The history of Winchelsea
Old Winchelsea drowned (1233-1287)
The success of Old Winchelsea was shattered by the start, in 1233, of a prolonged period of exceptionally turbulent weather (climate change?) that lasted until 1288. A long series of severe storms accelerated the eastward longshore drift of shingle in the Channel and started to break up the shingle bank on which Old Winchelsea was built. It is ironic that it was these same forces that had created the shingle bank in the first place. From 1244, Winchelsea was receiving regular grants towards its sea defences and the reclamation of the Walland Marsh ceased.
The famous medieval chronicler Holinshed described “a great tempest of wind” on 1 October 1250 that caused the sea to flow “twice without ebbing, yielding such a roaring that was heard (not without great wonder) a far distance from the shore. Moreover, the same sea appeared in the dark of night to burn, as it had been on fire… At Winchelsea, besides other hurt that was done in bridges, mills, breaks, and banks, there were 300 houses and some churches drowned…”. Another famous writer of the period, Matthew Paris, recorded another great storm, in January 1252, that “drove ships from their anchorages, raised the roofs of houses many of which were thrown down, uprooted completely the largest trees, deprived churches of their spires, made the lead to move, and did other great damage by land, and still greater by sea, and especially at the port of Winchelsea which is of such use to England and above all to the inhabitants of London”.
The description of the storm of 1250 suggests that the shingle bank on which Old Winchelsea stood may have been permanently breached. By 1258, tides were running as far inland as Appledore, a distance of some 8 miles from Old Winchelsea. By 1271, “the quay on the south side of St Thomas [had been] carried away by the floods and tempests of the sea, and a great part of the said church [had] fallen”. By 1280, the site was for the most part submerged. In November 1281,Edward I issued instructions to his steward, Ralph of Sandwich, for the town to be transferred to an alternative site.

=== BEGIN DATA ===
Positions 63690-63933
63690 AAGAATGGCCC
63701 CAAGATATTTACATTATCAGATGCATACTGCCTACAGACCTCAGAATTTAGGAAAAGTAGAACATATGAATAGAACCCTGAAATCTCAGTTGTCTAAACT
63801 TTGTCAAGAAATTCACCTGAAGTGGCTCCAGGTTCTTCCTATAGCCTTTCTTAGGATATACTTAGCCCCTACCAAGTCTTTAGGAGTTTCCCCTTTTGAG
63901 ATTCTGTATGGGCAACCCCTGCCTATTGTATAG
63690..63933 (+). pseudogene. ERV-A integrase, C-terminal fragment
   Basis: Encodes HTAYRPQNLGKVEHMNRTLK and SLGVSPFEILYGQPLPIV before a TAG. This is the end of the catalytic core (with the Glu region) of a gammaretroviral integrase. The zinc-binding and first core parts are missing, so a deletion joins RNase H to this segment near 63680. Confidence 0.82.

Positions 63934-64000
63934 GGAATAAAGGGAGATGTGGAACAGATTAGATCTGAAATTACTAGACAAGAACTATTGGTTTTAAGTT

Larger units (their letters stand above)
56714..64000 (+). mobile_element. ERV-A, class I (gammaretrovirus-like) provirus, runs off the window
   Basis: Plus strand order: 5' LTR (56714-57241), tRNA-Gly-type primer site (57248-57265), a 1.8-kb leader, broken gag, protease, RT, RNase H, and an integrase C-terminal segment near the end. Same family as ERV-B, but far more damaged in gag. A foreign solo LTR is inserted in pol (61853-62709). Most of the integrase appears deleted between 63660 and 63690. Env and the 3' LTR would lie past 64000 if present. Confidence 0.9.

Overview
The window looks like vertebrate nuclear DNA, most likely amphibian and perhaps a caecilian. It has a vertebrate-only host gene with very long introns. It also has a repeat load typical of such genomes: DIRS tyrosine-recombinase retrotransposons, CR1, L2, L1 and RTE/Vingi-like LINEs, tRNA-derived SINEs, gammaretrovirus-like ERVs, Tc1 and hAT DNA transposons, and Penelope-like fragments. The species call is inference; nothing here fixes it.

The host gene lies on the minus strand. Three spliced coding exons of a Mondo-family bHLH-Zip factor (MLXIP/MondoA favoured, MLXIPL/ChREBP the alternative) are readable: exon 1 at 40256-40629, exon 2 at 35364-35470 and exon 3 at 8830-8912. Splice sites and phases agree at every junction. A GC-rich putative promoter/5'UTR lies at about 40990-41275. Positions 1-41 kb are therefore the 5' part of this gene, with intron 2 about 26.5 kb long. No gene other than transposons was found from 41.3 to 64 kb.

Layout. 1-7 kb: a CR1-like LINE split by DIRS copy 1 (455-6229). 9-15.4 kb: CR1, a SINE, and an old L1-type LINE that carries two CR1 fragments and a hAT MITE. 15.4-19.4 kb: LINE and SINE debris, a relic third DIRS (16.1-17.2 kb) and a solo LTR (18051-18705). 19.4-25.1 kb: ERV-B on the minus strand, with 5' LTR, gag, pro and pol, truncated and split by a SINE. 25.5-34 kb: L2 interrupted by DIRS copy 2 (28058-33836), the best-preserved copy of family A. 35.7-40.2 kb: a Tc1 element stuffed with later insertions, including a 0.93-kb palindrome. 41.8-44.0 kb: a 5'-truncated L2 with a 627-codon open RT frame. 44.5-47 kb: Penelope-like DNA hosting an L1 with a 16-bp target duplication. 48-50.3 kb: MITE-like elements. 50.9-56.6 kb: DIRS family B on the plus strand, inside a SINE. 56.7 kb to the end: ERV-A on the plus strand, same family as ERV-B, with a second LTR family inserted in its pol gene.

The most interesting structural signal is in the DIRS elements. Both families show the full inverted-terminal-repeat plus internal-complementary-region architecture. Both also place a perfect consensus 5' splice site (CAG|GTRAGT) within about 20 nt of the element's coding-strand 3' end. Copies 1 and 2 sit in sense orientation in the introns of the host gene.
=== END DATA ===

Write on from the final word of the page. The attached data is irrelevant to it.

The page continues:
On 4 February 1287, it was recorded that “the sea flooded so greatly…in the marsh of Romenal and all adjacent places, that all the [sea] walls were broken down and almost all the lands covered from the great [sea] wall of Appledore towards the south and the west as far as Winchelsea”. The mouth of the River Rother was blocked at Romney and its course diverted to reach the sea at Rye. The previously protected Camber was exposed to the sea and became Rye Bay. The little town of Broomhill, situated on the other side of the entrance to the Camber from Old Winchelsea was swept away. This storm also appears to have finished off what was left of Old Winchelsea, although its ruins were still visible at low tide for another five years. At this point, the town disappears from the pages of history.
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